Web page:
Software Production Cycle Design Specification (Design Model Generation) Design Specifications & Models Design Tools Software Production Cycle Design Specification (Design Model Generation) Design Specifications & Models Design Tools Code Creation Documentation Build Code SDE, SCM Tools Change Request Requirements Specifications & Models (Use Cases) Change Requests Documentation Build-triggered Installation Requirements Tools Shipped Product Capture with Customers Requirements “validation” Test Plans, Scenarios, Cases Test Creation Test Tools Testable version Test Execution Traceability, Change Management, Impact Analysis Object Oriented Analysis & Design

What is a Use Case? • A Use Case is – a set of What is a Use Case? • A Use Case is – a set of scenarios that describe the behavior (or desired behavior) of a system and its users – at a superficial level of detail – with “sunny-day” and “rainy-day” scenarios – with some generalization of the roles and activities • A Use Case is the set of scenarios that provides positive value to one or more external actors – actors are the people and/or computer systems that are outside the system under development – scenarios are dialogs between actors and the system – no information about the internal design Object Oriented Analysis & Design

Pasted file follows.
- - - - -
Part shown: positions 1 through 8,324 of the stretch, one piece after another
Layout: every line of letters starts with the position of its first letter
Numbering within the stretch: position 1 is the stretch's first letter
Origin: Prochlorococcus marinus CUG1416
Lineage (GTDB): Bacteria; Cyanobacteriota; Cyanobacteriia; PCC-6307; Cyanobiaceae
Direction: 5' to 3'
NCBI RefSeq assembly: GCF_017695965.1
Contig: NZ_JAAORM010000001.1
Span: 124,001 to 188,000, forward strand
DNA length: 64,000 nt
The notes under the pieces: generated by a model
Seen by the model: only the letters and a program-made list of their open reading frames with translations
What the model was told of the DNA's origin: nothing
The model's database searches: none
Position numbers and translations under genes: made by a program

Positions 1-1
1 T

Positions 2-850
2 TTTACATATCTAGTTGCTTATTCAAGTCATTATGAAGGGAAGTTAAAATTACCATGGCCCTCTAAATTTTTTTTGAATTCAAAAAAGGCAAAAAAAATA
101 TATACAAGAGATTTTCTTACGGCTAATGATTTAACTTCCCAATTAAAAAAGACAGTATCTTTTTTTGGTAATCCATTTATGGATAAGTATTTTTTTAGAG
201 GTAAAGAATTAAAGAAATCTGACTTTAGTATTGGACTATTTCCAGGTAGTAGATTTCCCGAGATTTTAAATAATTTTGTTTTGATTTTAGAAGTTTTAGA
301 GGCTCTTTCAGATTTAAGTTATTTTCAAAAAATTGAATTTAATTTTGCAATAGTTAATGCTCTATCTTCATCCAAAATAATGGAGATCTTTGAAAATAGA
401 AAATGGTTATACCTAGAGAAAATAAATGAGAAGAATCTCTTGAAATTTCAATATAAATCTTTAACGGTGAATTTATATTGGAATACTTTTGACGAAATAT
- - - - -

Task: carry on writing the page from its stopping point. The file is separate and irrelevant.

Use-Case (Cont. ) • A use-case is – a set of activities within a Use-Case (Cont. ) • A use-case is – a set of activities within a system – presented from the point of view of the associated actors – leading to an externally visible result – a (simplified) part of a business process model • WHAT is the system supposed to do – – not for functional decomposition simplified and limited graphical notation other diagrams and text templates used to support it combined with prototypes Object Oriented Analysis & Design